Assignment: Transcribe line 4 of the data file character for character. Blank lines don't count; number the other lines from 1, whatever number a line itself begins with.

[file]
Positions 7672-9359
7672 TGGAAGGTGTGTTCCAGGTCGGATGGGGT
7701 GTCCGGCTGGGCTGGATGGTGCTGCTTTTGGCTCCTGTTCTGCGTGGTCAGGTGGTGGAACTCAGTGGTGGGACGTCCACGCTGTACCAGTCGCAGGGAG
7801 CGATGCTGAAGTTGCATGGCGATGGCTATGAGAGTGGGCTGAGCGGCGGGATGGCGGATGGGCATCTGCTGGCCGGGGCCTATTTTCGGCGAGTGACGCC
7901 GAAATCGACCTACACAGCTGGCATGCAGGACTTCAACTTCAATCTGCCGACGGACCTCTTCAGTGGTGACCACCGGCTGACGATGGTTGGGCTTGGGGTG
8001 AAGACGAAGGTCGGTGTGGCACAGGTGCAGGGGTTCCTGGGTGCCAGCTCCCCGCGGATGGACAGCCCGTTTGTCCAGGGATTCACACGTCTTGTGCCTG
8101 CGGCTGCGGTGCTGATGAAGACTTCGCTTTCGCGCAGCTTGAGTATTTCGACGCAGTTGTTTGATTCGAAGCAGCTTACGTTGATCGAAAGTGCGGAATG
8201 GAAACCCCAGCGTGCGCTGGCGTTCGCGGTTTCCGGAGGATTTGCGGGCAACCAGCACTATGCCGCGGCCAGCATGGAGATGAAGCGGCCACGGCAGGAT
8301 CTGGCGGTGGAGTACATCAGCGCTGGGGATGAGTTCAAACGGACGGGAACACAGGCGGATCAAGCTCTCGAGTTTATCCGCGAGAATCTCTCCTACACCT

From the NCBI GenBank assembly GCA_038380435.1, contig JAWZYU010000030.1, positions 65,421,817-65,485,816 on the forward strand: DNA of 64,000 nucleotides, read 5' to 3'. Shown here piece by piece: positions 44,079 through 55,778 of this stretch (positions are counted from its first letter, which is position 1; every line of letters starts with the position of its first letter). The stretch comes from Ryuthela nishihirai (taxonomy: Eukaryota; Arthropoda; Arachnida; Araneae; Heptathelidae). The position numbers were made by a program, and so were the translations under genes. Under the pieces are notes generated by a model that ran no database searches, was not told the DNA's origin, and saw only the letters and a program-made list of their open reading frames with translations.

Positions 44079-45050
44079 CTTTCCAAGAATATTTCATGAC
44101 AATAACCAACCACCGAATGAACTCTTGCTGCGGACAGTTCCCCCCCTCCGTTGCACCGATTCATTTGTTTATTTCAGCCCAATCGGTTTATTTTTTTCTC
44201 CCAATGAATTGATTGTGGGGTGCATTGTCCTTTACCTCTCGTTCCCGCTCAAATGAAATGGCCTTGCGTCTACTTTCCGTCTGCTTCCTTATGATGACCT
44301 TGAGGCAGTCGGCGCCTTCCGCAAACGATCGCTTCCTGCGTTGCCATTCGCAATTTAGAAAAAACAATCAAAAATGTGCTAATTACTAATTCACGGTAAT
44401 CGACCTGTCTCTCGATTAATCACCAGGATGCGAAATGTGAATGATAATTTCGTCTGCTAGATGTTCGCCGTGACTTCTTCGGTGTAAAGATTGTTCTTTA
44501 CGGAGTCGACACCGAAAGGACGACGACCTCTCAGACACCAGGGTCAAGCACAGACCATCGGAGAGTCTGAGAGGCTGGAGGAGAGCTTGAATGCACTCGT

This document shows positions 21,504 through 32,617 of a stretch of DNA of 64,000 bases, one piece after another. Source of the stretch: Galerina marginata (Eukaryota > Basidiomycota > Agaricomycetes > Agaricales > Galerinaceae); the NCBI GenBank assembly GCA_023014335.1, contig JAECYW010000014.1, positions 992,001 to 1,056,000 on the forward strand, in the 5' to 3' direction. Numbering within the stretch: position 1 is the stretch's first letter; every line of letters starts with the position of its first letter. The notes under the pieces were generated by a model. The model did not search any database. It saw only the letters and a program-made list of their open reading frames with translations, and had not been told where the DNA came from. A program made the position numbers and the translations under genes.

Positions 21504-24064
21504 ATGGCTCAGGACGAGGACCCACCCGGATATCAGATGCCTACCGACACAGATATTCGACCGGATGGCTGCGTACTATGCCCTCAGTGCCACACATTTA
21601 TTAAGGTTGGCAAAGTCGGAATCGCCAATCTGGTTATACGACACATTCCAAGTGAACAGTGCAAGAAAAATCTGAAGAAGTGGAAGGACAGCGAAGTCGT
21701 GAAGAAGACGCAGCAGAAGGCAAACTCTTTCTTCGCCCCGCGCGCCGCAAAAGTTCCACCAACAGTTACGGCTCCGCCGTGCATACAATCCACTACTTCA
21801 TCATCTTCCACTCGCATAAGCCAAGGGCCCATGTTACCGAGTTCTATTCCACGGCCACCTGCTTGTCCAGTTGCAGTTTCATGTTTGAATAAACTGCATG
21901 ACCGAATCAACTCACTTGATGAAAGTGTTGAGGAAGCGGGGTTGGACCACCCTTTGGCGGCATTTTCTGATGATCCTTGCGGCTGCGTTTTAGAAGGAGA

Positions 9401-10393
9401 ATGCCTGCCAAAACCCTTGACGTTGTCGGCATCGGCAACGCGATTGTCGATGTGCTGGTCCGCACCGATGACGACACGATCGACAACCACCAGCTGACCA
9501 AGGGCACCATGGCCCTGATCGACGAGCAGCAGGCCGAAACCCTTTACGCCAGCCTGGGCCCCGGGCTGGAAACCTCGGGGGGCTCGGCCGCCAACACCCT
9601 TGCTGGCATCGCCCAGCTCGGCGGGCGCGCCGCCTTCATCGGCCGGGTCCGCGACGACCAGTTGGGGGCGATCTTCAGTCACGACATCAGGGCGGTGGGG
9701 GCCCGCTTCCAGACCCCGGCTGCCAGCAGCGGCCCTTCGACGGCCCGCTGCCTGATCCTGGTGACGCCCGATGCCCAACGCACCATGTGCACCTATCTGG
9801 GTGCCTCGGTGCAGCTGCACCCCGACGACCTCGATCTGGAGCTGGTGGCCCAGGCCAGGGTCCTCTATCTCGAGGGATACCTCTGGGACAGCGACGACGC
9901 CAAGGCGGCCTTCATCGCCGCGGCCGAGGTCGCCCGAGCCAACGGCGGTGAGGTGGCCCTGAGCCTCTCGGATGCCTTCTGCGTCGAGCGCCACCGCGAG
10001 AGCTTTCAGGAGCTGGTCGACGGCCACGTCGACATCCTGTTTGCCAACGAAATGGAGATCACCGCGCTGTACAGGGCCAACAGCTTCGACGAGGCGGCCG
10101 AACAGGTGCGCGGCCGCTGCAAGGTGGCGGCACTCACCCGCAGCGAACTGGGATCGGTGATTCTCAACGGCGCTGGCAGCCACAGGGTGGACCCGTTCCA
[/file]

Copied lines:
7801 CGATGCTGAAGTTGCATGGCGATGGCTATGAGAGTGGGCTGAGCGGCGGGATGGCGGATGGGCATCTGCTGGCCGGGGCCTATTTTCGGCGAGTGACGCC